Rally for Medical Research

Dear Research Advocate: With only eleven days until the end of the fiscal year, Congress has yet to pass a continuing resolution (CR) to fund the government past September 30. The House is expected to vote on, and pass, a bill that does not include funding to administer Obamacare as part of their “CR;” the Senate and the President will not agree, thus almost certainly forcing a government shutdown. The issue of what to do about sequestration is almost certainly not going to be resolved as part of negotiating this short-term CR. That means we must continue to fight for action, and there has been a flurry of advocacy on Capitol Hill. This included, but was certainly not limited to the...
Dear Research Advocate: Although Congress officially returns next week, many Members are back in Washington as the debate about the crisis in Syria commands center stage. Members also face looming fiscal deadlines, with only nine legislative days scheduled in September to act on those and a large backlog of other legislation. Given all this, it is not hard to predict how Congress will handle the long- or short-term budget resolutions, debt ceiling, the future of sequestration, tax and entitlement reform, and a myriad of other interconnected items: They will put off decision-making. Thus a continuing resolution (“CR”), extending FY13 budgets, looks likely, once again kicking the can down the...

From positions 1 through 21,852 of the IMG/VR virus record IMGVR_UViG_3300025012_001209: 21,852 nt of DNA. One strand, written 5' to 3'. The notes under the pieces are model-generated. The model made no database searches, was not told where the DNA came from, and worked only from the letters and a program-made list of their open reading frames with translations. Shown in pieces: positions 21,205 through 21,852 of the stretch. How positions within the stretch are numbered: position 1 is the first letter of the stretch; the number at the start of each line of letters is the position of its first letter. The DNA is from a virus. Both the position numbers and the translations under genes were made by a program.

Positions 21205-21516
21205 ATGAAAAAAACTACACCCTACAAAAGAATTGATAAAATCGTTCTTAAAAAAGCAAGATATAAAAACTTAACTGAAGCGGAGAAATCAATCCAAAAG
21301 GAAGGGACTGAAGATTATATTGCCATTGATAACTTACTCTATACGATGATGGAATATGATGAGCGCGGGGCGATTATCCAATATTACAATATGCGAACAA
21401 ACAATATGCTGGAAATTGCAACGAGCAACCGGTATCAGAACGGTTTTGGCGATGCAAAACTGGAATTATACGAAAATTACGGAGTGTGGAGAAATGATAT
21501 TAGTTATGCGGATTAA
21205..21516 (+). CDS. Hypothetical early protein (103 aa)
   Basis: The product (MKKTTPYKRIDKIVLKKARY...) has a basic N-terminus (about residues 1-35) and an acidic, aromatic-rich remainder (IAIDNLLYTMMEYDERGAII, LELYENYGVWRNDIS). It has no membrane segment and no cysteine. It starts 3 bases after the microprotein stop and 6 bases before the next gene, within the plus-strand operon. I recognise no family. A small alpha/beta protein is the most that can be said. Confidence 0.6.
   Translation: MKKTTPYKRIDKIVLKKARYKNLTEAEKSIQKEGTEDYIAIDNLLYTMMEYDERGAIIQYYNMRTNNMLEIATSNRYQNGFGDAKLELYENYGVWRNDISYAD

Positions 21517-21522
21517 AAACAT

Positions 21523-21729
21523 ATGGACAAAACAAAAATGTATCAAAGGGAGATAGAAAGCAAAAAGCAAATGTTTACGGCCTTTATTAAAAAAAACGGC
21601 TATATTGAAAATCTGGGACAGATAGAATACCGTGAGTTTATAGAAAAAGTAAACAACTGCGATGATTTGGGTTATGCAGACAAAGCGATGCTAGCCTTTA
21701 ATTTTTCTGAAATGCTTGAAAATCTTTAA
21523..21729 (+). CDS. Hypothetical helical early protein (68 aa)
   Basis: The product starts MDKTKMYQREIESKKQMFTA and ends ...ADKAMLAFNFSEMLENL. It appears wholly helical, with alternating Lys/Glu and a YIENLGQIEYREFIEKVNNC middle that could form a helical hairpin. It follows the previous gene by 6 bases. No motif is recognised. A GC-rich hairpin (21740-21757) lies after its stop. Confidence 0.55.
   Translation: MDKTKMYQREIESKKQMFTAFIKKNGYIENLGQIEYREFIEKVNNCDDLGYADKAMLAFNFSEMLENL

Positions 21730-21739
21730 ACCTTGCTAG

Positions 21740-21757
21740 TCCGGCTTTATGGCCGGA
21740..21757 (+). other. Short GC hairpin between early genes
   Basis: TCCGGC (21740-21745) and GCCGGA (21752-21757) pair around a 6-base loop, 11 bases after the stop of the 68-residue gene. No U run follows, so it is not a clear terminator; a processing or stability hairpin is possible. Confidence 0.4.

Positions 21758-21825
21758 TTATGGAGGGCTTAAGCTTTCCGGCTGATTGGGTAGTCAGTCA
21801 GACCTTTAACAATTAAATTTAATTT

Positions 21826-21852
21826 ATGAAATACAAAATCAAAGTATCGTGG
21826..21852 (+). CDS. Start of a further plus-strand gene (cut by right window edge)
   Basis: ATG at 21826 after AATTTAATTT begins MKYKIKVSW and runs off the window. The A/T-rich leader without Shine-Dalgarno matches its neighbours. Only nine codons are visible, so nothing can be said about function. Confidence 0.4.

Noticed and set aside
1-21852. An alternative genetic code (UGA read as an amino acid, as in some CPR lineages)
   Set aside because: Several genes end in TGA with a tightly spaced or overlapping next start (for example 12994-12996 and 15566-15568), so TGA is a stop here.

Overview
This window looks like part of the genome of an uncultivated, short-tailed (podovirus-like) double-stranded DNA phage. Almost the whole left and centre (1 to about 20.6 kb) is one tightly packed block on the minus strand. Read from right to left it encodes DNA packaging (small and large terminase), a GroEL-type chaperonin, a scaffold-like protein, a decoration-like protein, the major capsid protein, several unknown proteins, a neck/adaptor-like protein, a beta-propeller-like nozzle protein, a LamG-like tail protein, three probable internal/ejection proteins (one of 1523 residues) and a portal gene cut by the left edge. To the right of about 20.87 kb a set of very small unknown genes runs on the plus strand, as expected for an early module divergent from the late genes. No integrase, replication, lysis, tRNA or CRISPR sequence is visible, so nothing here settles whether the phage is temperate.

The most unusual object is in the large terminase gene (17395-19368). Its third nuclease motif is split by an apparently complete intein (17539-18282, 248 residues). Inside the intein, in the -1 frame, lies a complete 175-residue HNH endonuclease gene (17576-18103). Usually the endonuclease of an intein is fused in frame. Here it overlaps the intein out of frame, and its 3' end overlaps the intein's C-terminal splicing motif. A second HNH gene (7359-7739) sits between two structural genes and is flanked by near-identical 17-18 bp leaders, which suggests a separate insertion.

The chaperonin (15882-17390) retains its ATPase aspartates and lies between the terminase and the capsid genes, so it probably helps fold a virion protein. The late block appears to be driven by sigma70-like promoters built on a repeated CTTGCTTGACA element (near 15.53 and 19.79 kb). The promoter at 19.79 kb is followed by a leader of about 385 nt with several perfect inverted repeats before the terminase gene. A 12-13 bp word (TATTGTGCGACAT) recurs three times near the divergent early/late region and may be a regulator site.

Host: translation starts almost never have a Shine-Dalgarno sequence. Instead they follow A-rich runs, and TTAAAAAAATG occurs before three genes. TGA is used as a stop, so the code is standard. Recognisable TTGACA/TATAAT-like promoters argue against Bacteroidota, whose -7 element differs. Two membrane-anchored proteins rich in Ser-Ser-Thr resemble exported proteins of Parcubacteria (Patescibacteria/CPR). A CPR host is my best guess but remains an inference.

Dear Research Advocate: Although Congress officially returns next week, many Members are back in Washington as the debate about the crisis in Syria commands center stage. Members also face looming fiscal deadlines, with only nine legislative days scheduled in September to act on those and a large backlog of other legislation. Given all this, it is not hard to predict how Congress will handle the long- or short-term budget resolutions, debt ceiling, the future of sequestration, tax and entitlement reform, and a myriad of other interconnected items: They will put off decision-making. Thus a continuing resolution (“CR”), extending FY13 budgets, looks likely, once again kicking the can down the...
Dear Research Advocate: Our elected representatives know they must make hard tax and entitlement reform decisions, and, for the sake of the nation, ensure those decisions foster economic growth and societal progress. Part of that equation is federal funding for medical research sufficient to capitalize on unprecedented scientific opportunity and tackle urgent threats like Alzheimer’€™s Disease. As I’€™ve highlighted before, a majority of Americans say they are willing to pay additional taxes ’€” $1 more per week (which amounts to approximately $4.4 billion annually) ’€” if they knew those dollars were funding medical research. The public is on our side with their wallets as well as their...
Dear Research Advocate: Our elected representatives know they must make hard tax and entitlement reform decisions, and, for the sake of the nation, ensure those decisions foster economic growth and societal progress. Part of that equation is federal funding for medical research sufficient to capitalize on unprecedented scientific opportunity and tackle urgent threats like Alzheimer’€™s Disease. As I’€™ve highlighted before, a majority of Americans say they are willing to pay additional taxes ’€” $1 more per week (which amounts to approximately $4.4 billion annually) ’€” if they knew those dollars were funding medical research. The public is on our side with their wallets as well as their...